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THE JURY IS STILL OUT ON BAIL RULING; 'Business as usual' as cops await clarification.

Byline: Emma Stone

POLICE in Coventry say it's "business as usual" as they await clarification of a controversial ruling on releasing suspects on bail.

The ruling - made by a district judge sitting at Salford Magistrates Court and backed by the High Court - restricts the use of bail, stating suspects can be freed on police bail for no more than four days.

Yesterday, senior police officers met with Home Secretary Theresa May to discuss how to respond to the ruling.

It's understood the Home Secretary was informed of the ruling and its implications last Friday.

Police have commonly released suspects on bail for weeks, or even months in some cases, while an inquiry continued.

But the ruling would mean suspects would need to be charged or released within four days. And could only be re-arrested on 'new evidence'. A West Midlands Police spokesman said: "The force is considering the operational implications of this ruling and potential impact on detaining and bailing arrested people. We are seeking clarification around the operational implications of this case. While this piece of work is being undertaken we are continuing with business as usual in relation to the detention and bail of suspects." The ruling followed the case of Paul Hookway, a murder suspect, who was first arrested on November 7 last year.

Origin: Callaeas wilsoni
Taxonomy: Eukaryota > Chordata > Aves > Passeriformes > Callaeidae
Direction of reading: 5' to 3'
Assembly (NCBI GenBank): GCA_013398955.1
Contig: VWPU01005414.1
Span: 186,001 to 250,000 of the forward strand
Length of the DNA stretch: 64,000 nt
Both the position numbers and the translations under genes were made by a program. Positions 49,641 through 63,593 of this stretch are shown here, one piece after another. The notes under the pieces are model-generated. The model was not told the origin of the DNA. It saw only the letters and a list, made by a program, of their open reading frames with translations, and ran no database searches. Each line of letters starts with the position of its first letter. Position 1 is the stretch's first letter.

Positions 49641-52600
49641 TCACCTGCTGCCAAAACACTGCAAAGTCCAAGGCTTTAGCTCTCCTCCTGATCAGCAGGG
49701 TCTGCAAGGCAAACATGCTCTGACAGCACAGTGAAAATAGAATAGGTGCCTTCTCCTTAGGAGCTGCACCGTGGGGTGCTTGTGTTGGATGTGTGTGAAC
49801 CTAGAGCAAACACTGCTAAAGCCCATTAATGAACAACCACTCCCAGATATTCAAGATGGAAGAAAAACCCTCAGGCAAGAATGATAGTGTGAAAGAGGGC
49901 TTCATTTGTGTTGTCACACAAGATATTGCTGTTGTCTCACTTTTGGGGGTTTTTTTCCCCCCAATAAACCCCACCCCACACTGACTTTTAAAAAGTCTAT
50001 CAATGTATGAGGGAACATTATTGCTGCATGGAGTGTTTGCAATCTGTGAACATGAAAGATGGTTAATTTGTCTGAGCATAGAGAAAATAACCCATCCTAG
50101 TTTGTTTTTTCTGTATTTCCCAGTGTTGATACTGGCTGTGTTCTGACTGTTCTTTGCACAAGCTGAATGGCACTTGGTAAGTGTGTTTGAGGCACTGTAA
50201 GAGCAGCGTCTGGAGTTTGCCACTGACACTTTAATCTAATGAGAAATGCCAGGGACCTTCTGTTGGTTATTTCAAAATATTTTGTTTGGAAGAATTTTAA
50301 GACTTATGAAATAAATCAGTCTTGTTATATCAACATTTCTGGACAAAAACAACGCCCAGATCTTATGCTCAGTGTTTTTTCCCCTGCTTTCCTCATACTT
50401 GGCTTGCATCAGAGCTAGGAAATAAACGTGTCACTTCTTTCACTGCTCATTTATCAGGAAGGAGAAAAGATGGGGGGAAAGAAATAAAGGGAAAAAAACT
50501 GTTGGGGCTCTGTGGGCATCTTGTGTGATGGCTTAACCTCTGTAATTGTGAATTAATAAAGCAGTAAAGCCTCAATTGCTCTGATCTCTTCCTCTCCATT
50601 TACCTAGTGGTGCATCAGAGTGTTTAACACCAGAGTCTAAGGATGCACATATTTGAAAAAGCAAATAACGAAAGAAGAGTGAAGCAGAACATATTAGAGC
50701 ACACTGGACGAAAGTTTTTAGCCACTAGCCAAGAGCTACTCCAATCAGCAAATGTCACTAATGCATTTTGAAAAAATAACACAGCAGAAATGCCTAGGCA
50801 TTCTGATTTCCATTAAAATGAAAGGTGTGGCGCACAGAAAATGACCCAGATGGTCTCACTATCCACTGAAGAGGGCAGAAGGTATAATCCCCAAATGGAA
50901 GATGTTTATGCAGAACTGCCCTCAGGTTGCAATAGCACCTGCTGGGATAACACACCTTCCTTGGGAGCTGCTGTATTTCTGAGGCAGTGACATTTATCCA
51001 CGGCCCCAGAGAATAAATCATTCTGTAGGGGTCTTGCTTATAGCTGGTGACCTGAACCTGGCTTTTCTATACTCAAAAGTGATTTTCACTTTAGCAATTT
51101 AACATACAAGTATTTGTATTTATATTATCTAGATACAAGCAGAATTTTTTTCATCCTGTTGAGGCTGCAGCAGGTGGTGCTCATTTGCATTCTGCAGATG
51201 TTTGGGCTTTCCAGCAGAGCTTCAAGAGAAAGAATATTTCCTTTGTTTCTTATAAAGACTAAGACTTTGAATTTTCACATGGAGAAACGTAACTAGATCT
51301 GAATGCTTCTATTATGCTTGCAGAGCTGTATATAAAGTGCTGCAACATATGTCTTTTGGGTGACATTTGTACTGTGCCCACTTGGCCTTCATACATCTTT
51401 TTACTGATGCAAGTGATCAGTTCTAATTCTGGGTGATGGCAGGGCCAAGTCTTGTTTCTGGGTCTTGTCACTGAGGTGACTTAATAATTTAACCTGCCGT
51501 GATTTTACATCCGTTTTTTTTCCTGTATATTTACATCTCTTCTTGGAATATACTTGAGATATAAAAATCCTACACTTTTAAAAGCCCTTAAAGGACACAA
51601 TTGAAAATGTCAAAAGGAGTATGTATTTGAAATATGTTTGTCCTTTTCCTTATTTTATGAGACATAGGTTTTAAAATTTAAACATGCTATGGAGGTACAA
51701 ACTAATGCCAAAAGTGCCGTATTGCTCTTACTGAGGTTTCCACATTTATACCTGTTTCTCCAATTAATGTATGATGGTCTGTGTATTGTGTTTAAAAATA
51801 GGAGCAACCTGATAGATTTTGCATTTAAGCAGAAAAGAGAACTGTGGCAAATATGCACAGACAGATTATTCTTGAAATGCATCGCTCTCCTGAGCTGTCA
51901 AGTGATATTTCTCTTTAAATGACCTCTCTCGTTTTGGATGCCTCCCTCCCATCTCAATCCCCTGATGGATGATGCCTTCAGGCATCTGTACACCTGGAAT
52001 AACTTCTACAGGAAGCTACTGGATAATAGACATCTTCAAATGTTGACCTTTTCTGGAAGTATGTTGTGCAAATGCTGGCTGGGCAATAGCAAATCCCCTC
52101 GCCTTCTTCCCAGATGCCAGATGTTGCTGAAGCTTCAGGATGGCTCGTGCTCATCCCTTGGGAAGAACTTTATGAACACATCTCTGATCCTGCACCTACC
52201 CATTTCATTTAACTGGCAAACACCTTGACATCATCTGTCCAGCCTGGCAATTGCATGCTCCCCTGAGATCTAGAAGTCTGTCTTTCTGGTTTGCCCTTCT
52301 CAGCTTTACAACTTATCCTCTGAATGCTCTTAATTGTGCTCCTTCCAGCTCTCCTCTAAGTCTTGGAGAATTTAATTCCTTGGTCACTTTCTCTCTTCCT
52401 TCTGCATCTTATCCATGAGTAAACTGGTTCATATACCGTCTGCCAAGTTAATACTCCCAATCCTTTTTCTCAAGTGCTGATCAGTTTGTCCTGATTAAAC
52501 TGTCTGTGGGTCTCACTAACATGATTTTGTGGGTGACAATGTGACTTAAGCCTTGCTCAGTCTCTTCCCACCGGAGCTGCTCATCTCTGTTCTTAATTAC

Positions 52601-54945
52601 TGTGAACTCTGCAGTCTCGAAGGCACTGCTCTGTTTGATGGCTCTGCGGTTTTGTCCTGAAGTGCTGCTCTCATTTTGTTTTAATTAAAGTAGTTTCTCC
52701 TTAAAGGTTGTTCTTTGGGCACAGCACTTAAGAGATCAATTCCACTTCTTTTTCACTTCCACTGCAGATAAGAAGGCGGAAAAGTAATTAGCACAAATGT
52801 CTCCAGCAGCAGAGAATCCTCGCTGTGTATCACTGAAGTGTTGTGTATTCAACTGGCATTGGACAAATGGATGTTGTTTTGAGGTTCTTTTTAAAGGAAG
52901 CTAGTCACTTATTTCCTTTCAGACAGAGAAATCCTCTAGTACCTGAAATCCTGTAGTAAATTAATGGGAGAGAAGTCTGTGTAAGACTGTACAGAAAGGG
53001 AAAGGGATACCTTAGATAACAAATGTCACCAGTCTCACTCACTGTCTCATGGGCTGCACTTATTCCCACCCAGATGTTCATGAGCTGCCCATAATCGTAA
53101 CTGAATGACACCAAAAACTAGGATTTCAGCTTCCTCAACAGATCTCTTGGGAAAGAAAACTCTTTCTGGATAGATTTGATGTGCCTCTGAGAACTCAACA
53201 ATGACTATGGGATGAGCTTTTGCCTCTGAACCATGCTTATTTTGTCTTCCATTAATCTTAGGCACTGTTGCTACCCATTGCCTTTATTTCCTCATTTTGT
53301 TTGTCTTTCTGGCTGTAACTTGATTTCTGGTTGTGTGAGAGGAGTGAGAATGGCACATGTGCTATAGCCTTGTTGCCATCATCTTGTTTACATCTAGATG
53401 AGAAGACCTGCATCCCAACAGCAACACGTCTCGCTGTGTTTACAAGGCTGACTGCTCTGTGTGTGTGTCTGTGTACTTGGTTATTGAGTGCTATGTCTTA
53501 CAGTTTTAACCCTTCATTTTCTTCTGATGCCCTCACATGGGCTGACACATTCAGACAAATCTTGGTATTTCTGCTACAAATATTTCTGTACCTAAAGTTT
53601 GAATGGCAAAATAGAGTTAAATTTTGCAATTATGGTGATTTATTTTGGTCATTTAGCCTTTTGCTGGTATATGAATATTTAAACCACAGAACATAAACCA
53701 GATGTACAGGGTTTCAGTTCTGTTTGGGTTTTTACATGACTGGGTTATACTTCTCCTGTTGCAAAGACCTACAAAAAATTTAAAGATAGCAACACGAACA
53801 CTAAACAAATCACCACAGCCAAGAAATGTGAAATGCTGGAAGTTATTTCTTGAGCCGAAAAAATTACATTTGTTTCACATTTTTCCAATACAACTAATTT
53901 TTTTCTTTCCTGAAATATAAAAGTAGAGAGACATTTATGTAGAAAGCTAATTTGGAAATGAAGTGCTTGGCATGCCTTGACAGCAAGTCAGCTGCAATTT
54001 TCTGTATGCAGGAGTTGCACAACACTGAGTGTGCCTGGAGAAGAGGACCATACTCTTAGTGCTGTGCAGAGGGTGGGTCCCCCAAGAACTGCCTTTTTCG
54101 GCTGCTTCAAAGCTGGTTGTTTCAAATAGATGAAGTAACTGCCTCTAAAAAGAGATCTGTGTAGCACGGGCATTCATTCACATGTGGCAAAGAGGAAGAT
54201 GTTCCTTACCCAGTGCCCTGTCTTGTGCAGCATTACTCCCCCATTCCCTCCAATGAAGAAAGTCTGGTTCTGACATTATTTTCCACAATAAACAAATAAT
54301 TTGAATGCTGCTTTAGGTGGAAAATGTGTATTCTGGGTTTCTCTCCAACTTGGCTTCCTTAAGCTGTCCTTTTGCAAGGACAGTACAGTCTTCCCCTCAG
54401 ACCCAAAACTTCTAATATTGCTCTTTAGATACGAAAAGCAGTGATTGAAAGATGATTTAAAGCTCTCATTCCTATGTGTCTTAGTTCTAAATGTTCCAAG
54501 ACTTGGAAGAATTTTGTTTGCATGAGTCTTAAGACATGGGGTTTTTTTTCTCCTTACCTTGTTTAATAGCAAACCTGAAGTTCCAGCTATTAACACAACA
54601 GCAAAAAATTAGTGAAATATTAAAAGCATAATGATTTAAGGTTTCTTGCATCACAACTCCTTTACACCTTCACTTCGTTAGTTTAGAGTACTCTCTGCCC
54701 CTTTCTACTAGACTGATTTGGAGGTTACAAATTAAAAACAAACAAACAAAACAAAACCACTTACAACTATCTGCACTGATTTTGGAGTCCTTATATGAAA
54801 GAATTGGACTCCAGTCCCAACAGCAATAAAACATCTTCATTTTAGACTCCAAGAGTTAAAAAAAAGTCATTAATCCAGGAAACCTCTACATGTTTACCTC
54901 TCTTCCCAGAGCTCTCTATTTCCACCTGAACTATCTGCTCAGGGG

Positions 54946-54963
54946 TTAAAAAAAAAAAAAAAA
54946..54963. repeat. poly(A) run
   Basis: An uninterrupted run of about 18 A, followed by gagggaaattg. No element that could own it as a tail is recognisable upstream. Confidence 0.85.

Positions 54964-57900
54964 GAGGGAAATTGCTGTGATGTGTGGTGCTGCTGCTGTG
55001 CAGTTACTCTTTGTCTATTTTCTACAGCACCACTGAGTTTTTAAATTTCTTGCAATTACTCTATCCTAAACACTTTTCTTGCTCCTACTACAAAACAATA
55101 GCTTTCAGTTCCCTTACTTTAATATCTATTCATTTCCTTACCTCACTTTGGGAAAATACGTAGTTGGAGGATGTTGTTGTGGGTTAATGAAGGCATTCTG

A superintendent granted permission for him to be detained for up to 36 hours for questioning, but he was released on bail after about 28 hours.

Five months later, on April 5, police applied to the courts to extend the period of detention from 36 hours to the maximum allowed of 96 hours but the district judge refused, saying that the 96 hours had expired months ago.

Police applied to the High Court for a judicial review of the case, but Mr Justice Mc-Combe upheld the district judge's decision on May 19 and refused leave to appeal. The force is now seeking leave to appeal to the Supreme Court. James Welch, of civil rights group Liberty, said: "Being out on bail pending investigation is not the equivalent of being detained.

Limits on the time that suspects can be held in police custody are necessary but there are good reasons why the police should be allowed to bail suspects for more than 96 hours. "If this decision cannot be appealed legislation should be introduced to clarify the law. This would also be an opportunity to introduce safeguards into the system and to extend the regime to include terror suspects and end the scandal of punishment without trial."
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Title Annotation:Features
Publication:Coventry Evening Telegraph (England)
Date:Jul 1, 2011
Words:423
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